Volume 19, Number 12—December 2013
Distinct Lineage of Vesiculovirus from Big Brown Bats, United States
We identified a novel rhabdovirus, American bat vesiculovirus, from postmortem tissue samples from 120 rabies-negative big brown bats with a history of human contact. Five percent of the tested bats were infected with this virus. The extent of zoonotic exposure and possible health effects in humans from this virus are unknown.
Bats are reservoirs for many emerging viral pathogens, including Ebola viruses, Marburg viruses, henipaviruses, and severe acute respiratory syndrome coronaviruses; >80 bat virus species have been characterized (1,2). The diversity of these viruses and their high infection rates in bats may be attributed to multiple factors might that facilitate virus transmission and maintenance, including bats’ large social group size, high species diversity, long life, long-distance migration, roost sharing by multiple species, and social habits such as mutual grooming and biting (1,2).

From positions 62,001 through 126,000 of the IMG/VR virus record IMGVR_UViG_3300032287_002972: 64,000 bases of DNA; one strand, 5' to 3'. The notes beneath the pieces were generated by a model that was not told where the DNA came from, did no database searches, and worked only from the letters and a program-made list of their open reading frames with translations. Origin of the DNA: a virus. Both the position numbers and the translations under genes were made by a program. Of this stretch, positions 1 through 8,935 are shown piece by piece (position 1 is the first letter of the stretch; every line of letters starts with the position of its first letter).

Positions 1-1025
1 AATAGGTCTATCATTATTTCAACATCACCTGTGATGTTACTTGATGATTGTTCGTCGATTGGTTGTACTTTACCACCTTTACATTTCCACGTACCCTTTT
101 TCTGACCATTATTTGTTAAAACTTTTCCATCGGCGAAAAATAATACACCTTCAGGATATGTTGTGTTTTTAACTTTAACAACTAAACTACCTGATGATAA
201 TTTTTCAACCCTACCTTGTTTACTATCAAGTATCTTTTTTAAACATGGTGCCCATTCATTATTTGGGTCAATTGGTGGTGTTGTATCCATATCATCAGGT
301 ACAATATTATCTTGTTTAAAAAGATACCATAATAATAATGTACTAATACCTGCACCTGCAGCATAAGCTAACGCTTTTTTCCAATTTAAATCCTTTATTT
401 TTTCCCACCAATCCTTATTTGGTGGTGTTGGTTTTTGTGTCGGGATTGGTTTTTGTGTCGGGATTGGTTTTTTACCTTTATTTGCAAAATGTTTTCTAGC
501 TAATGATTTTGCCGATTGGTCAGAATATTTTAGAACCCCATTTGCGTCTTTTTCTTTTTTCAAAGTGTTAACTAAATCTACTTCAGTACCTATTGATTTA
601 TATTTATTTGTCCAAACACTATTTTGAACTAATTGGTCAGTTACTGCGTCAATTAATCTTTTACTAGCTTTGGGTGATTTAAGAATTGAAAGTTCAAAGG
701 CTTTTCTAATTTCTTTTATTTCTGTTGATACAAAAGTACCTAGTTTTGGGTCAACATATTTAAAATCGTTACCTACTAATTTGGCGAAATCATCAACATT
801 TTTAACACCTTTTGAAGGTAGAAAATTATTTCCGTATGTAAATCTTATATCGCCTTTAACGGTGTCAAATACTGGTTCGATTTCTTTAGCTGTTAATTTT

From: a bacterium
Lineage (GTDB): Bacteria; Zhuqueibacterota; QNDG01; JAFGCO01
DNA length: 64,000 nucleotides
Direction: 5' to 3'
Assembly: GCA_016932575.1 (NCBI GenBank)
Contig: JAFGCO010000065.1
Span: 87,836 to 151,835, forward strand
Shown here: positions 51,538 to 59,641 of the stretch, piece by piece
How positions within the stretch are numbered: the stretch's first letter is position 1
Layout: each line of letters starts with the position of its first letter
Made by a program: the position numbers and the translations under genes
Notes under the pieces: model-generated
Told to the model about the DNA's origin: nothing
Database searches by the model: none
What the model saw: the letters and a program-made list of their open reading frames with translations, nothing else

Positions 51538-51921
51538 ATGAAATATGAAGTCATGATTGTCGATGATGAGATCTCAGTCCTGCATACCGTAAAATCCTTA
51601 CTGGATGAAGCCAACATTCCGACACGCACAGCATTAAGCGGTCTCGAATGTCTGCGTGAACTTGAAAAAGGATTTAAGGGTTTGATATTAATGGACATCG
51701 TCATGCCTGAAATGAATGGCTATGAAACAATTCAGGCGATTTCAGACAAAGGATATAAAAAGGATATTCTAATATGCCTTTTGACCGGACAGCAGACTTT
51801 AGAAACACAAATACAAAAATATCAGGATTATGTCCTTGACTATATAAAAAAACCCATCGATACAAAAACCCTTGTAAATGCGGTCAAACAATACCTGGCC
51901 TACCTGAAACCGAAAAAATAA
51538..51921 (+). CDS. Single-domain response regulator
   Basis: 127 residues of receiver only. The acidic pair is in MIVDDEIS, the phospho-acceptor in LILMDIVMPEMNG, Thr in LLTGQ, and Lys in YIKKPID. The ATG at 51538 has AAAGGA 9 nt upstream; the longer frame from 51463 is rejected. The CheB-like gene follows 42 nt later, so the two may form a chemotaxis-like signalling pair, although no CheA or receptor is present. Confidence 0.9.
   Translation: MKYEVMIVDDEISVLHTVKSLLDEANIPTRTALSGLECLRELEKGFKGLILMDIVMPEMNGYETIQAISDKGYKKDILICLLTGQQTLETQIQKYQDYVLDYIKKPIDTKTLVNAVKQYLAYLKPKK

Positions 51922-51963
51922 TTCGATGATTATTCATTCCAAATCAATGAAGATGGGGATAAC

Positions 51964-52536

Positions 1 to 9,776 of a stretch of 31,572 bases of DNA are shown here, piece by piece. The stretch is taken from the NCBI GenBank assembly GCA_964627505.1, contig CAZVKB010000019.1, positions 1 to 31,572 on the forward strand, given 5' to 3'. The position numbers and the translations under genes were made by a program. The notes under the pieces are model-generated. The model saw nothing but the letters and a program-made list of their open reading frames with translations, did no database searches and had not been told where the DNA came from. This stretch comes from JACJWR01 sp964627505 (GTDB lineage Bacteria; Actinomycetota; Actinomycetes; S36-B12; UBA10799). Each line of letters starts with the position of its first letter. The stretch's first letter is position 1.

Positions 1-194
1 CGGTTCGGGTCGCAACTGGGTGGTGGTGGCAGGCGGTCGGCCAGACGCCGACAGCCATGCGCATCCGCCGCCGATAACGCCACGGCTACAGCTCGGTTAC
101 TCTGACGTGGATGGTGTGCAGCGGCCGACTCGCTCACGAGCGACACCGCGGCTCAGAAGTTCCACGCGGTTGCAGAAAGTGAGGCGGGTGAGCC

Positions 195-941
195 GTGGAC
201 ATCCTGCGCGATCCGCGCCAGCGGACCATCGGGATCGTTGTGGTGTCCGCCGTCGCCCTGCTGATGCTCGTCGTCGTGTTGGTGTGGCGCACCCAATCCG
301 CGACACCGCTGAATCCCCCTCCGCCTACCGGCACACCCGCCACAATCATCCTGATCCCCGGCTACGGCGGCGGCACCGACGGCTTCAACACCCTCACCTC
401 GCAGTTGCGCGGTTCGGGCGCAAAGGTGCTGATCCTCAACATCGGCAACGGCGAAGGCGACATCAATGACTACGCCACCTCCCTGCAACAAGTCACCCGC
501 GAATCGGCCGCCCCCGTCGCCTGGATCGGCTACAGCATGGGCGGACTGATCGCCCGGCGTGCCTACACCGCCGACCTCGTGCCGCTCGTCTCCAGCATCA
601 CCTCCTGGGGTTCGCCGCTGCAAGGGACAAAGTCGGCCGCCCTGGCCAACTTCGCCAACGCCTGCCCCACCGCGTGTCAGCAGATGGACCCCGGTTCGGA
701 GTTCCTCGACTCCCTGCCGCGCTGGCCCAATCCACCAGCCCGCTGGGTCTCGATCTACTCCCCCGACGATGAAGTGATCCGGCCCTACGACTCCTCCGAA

Rabies virus (family Rhabdoviridae, genus Lyssavirus) is commonly detected in bats from the United States. Analyses of several cases of human rabies infections have reported insectivorous bats as the source (3). The Rhabdoviridae family contains 6 formally approved genera, but most bat rhabdoviruses belong to the Lyssavirus genus (Figure). Nonrabies lyssaviruses have been characterized from bats in other parts of the world, including Australia, Europe, Africa, and Asia (4–9). In contrast to the known diversity in bats of the extensively analyzed Lyssavirus genus, the diversity of other Rhabdoviridae genera in bats remains largely undetermined. Vesiculoviruses (genus Vesiculovirus), such as vesicular stomatitis virus, cause fever and vesicular diseases in animals such as cattle, horses, and pigs. Some vesiculoviruses, including Chandipura virus and vesicular stomatitis virus, are also zoonotic and cause acute diseases in humans.